Sunday, October 12, 2008

Fall- week 4- October 12

Nice, nice, very nice. Indian summer- call it what you want. The windows were open last night and it could have been July. One way that you know it is not July is that the trees are turning. When we go for a walk in the morning, we hit that wonderful time when the sun just comes up. It does that angled light thing, where the colors are accentuated, at least at the yellow end of the spectrum. When you combine that light with the changing leaves, it gets you started on the right foot for the day.
I also notice that the hosta leaves are turning. While we have not had a frost, several big-leafed hosta was turning colors this weekend, making wonderful patterns. By next week the Solomon’s seal will start turning, and I promise some pictures.

In the garden at the moment there are things to see. Somehow the fact that you have to look for blooming things just makes you appreciate them more.
There were the Japanese anemones, which have been blooming for weeks.
There was the little solitary cyclamen, (or should it be cyclaman if it is singular?) . Actually it is a different single flower at the moment as the one from last week has finished and another one took its place.
The toad lilies are still going and the monkshood have started.
The monkshood are about 4-5 feet tall with these great blue/purple flowers on top. I tried to get some other colors this year but that plant didn’t make it. So I will try again in the spring I suppose.
And it is pansy time. They have finally come down in price at the hardware store and I can buy as many as I want to plant.

Here are pictures for the week

First is a white fall crocus that I just planted on September 16. They really do bloom right after you get them. I have some just coming up, both from this year and last. We shall see how fast they bloom or whether the frost gets them. I bet they will be fine.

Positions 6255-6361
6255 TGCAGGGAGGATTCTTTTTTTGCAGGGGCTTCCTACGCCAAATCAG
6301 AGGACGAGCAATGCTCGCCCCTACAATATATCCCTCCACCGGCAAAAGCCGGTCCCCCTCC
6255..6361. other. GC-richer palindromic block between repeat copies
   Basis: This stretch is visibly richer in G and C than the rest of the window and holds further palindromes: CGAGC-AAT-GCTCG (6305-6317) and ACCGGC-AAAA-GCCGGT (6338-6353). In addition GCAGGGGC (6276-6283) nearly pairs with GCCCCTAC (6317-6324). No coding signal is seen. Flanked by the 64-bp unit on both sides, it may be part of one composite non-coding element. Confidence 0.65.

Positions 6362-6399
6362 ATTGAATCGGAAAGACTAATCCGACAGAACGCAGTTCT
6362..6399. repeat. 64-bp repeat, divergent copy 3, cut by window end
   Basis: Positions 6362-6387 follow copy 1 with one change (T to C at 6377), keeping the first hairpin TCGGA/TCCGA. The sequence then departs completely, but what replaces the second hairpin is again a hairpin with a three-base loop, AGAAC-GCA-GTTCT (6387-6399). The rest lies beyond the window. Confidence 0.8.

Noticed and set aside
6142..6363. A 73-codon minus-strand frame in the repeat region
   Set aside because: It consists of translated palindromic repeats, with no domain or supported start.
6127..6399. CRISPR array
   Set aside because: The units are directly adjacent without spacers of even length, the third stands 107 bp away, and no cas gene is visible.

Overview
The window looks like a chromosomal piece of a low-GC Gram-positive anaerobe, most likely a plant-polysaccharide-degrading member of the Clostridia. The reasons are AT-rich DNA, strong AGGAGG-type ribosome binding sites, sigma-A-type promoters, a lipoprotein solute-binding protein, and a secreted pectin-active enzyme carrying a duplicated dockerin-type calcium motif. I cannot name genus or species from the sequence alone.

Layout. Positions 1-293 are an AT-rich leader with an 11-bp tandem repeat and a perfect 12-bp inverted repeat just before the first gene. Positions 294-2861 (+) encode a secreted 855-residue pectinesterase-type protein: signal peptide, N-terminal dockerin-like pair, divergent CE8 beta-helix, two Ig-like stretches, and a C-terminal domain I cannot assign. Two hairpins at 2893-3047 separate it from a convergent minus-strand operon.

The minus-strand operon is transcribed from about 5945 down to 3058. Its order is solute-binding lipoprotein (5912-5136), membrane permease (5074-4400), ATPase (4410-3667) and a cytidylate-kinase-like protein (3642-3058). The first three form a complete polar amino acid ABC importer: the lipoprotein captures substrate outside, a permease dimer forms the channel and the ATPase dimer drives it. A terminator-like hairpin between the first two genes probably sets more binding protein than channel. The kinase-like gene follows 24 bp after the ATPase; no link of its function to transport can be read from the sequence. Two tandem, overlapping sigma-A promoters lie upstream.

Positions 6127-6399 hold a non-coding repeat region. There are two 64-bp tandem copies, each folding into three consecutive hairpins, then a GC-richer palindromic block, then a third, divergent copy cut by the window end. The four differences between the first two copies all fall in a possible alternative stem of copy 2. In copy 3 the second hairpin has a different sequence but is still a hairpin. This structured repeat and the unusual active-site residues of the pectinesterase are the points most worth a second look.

Here is toad lily Imperial Banner. It is tiny. It is suppose to get to 2 feet but is 5 inches. Maybe this is special.
You get a second picture to appreciate the size.

The anemones in all their glory merited another picture this week.

Finally there is monkshood. I have just put all four pictures together to better appreciate these wonderful 5-foot tall critters.


Last week the plant with the most votes was the red spiny thing, the seedpod of the castor bean.


The plant exodus continues as you will see in the pictures.

Here you can see the clivia ingathering on the front porch. They will all go find a quiet corner until they come out in May. Last year in May I had 4-5 blooming all at the same time, and that would be the goal.

Last week there was a picture of this nice agave of some sort. It grows side shoots over the summer, which get clipped and repotted. Here is a group picture. Please keep in mind that I had already brought in about a dozen of these plants. I must plan a bed with an entire border of these.

This is the weekly cyclamen picture as a bud is coiled and ready to rise.

This is a clematis seed head. You can actually see the little side hairs. This camera I have is a Cannon Power Shot630. It sells for about $200 and does quite well. I do find that real close-ups are hard, particularly for a person with bifocals.

Then there is this single impatient. Annuals can be quite rewarding in the fall, particularly with a late frost.

I will close on this note. We began buying pumpkins this weekend at the farmer’s market. I am starting to have empty plant hooks. What was a novelty last year, will get an encore performance this year.

Have a good week.

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